Palestinian statehood could hinge on Hamas-controlled Gaza destroying its weapons, Prime Minister Anthony Albanese says.
A two-state solution to the Israeli-Palestinian conflict, which has long been floated as a path to peace in the region, is back in the spotlight following the October 7 attack by Hamas and Israel’s subsequent war on Gaza.
In a visit to Lebanon last week, British Foreign Secretary David Cameron flagged his country could not recognise a Palestinian state while Hamas remained in Gaza.
But the top diplomat reiterated the UK’s support for a two-state solution and urged Israeli Prime Minister Benjamin Netanyahu “to start talking about the things a Palestinian state can be rather than the things it can’t be”.
Mr Albanese acknowledged an agreement on a two-state solution was only possible if Israel returned to the negotiating table.
“We need to de-escalate,” he told ABC TV on Sunday.
“Part of that (two-state solution) might mean, for example, any existence of a Palestinian state would be one which was a demilitarised state as well. Those are the sort of issues that need to be on the table.
“The United States, I know, is looking at these issues, as is the United Kingdom. Australia and certainly my government has a position of support for two states.”
The US and Britain have launched another round of strikes against 36 Iran-backed Houthi targets across 13 locations in Yemen, in retaliation to attacks on shipping and naval vessels in the Red Sea.
Three US troops were killed and at least 34 wounded in a drone attack by Iran-backed militants in Jordan near the Syrian border on January 28.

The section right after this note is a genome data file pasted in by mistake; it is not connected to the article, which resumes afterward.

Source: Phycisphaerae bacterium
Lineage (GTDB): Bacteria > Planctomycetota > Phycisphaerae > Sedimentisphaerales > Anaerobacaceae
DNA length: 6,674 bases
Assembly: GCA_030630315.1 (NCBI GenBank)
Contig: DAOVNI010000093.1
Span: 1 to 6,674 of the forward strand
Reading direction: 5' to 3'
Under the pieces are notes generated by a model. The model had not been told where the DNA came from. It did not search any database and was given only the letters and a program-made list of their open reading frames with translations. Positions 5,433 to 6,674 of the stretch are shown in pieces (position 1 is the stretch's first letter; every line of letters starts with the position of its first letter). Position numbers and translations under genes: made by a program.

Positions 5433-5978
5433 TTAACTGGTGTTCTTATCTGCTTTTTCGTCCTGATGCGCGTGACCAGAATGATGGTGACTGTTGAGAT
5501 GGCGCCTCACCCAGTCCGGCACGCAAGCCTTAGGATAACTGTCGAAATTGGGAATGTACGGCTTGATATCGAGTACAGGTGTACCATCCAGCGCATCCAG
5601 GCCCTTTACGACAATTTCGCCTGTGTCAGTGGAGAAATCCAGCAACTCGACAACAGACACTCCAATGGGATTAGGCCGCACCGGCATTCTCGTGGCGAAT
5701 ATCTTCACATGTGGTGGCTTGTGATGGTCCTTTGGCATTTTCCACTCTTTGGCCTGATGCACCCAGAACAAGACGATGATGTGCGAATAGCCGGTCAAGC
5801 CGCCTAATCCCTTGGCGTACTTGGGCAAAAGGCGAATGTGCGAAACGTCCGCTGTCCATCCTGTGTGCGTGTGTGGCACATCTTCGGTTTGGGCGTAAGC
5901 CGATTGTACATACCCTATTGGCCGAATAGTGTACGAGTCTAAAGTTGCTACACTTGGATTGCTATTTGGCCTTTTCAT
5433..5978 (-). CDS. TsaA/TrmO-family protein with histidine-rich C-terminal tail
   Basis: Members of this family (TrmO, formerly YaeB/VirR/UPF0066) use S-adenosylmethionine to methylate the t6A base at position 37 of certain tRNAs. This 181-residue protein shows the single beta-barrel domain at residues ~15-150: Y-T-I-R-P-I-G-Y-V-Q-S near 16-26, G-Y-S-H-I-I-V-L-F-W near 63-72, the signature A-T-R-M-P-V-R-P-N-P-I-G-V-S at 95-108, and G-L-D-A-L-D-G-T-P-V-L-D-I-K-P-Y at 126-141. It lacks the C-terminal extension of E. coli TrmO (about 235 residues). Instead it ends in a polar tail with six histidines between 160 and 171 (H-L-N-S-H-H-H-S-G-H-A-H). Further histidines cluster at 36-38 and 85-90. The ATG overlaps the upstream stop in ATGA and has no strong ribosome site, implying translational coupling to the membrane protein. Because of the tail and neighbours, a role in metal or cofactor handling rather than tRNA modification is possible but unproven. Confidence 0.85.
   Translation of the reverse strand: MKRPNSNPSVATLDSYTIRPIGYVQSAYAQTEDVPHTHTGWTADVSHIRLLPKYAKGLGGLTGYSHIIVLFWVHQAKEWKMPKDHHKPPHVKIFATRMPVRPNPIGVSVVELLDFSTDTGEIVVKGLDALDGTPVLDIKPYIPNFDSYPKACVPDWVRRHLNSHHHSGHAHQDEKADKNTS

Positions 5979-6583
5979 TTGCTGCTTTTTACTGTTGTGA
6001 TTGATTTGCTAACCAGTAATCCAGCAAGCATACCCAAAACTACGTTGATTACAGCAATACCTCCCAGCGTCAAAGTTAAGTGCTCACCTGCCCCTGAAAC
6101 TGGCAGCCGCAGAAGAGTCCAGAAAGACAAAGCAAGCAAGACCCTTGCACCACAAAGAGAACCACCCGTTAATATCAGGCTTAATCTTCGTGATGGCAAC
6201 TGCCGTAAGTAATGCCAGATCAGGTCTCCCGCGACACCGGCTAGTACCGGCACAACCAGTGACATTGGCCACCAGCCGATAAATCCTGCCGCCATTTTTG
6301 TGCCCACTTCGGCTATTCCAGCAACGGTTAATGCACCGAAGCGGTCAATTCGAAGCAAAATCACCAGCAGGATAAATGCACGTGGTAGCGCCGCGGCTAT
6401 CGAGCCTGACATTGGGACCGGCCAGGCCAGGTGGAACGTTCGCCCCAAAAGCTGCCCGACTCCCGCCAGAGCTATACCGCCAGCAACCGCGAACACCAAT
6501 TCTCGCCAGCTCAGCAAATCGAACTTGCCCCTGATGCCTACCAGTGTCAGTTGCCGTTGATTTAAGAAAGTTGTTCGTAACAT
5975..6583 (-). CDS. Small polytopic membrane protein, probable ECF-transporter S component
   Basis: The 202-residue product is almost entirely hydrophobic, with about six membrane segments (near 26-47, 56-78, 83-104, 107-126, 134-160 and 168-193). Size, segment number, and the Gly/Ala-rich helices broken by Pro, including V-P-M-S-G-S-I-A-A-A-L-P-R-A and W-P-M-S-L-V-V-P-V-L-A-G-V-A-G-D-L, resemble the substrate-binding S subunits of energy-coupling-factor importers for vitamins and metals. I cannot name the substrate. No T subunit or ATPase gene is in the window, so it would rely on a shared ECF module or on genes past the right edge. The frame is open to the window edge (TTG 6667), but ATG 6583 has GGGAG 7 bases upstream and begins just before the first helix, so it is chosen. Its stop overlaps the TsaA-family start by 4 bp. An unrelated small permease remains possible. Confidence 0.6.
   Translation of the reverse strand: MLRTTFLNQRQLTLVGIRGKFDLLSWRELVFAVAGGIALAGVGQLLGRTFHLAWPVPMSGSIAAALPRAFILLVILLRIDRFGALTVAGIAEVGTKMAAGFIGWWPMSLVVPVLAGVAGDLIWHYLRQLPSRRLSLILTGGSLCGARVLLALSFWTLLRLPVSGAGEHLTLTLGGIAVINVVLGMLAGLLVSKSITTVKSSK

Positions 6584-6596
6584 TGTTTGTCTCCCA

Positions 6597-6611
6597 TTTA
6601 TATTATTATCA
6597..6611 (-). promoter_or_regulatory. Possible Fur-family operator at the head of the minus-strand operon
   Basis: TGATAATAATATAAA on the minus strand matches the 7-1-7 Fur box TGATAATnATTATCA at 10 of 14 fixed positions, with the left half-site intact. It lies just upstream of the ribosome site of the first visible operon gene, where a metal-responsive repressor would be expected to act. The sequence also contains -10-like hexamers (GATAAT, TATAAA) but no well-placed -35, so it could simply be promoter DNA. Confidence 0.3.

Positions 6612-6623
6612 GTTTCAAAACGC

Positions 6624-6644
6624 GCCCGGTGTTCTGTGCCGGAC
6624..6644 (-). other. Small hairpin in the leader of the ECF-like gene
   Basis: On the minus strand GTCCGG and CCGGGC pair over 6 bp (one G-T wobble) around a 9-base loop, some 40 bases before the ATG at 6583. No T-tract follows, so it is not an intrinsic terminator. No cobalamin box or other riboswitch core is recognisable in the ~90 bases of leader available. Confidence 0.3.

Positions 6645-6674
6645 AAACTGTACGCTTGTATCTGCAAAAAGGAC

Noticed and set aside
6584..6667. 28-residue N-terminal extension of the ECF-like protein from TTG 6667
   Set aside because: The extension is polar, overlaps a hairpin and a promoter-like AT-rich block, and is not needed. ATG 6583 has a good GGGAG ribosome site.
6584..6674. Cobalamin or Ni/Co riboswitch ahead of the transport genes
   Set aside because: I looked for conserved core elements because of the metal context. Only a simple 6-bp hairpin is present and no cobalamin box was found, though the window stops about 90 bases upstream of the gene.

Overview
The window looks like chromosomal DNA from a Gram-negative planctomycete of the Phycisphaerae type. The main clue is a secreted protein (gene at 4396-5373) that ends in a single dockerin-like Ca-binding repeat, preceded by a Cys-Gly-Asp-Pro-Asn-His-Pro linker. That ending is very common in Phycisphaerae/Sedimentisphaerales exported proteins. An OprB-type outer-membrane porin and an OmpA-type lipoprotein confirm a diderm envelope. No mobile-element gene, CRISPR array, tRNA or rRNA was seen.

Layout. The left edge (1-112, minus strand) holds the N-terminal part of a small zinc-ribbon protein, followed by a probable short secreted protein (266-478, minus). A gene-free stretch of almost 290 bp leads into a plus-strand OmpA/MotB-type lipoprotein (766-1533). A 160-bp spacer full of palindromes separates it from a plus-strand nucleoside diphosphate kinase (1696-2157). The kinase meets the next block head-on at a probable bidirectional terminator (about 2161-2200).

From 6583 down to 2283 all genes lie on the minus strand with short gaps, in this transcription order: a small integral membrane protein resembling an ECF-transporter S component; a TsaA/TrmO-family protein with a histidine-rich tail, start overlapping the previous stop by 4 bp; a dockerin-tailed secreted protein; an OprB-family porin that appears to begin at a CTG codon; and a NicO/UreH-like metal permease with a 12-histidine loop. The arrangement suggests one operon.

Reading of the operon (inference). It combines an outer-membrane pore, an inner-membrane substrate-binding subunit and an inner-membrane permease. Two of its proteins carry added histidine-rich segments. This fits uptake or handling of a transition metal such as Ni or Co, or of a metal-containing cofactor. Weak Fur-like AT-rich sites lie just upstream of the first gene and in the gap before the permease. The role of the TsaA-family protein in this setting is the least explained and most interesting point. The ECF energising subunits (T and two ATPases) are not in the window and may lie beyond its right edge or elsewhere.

Defence Minister Richard Marles confirmed the latest strikes targeted sites linked with the Houthis’ deeply buried weapons storage facilities, missile systems and launchers, air defence systems and radars.
“We remain committed to protecting freedom of navigation and international commerce and holding the Houthis accountable for their illegal and unjustifiable attacks on commercial shipping and naval vessels,” he said.
Mr Albanese described the attacks as “proportionate”, declaring the US had got its response right and was playing a “responsible” role in the region.
“You can’t have the sort of attacks that we’ve seen and see no response,” he said.
Greens leader Adam Bandt turned up the heat on the prime minister on Sunday when speaking at a pro-Palestine rally in Melbourne.
When federal parliament returns on Tuesday, the Greens will move motion to reverse parliament’s support of Israel’s invasion of Gaza amid the rising death toll.
“A government subject to orders from the International Court of Justice to stop genocide also should be subject to pressure and sanctions from the Australian government,” Mr Bandt told the crowd in Melbourne.
A pro-Palestine rally was also held in Sydney on Sunday afternoon.
Earlier on Sunday, members of Melbourne’s Jewish community gathered at Caulfield Park in solidarity with families of the remaining hostages in Gaza.
“We call on the Israeli government, governments of the world, and all people who respect life and peace, to support the safe and immediate return of the hostages,” event organiser spokesperson Nirit Eylon said in a statement.
More than 1200 Israelis were killed and up to 240 taken hostage in the October 7 attack on southern Israel by Hamas, which is considered a terrorist group by the Australian government.
Israel’s subsequent bombardment, blockade and ground invasion has left more than 27,000 Palestinians dead and another 66,000 wounded, according to the latest figures from Gaza’s Hamas-led health ministry.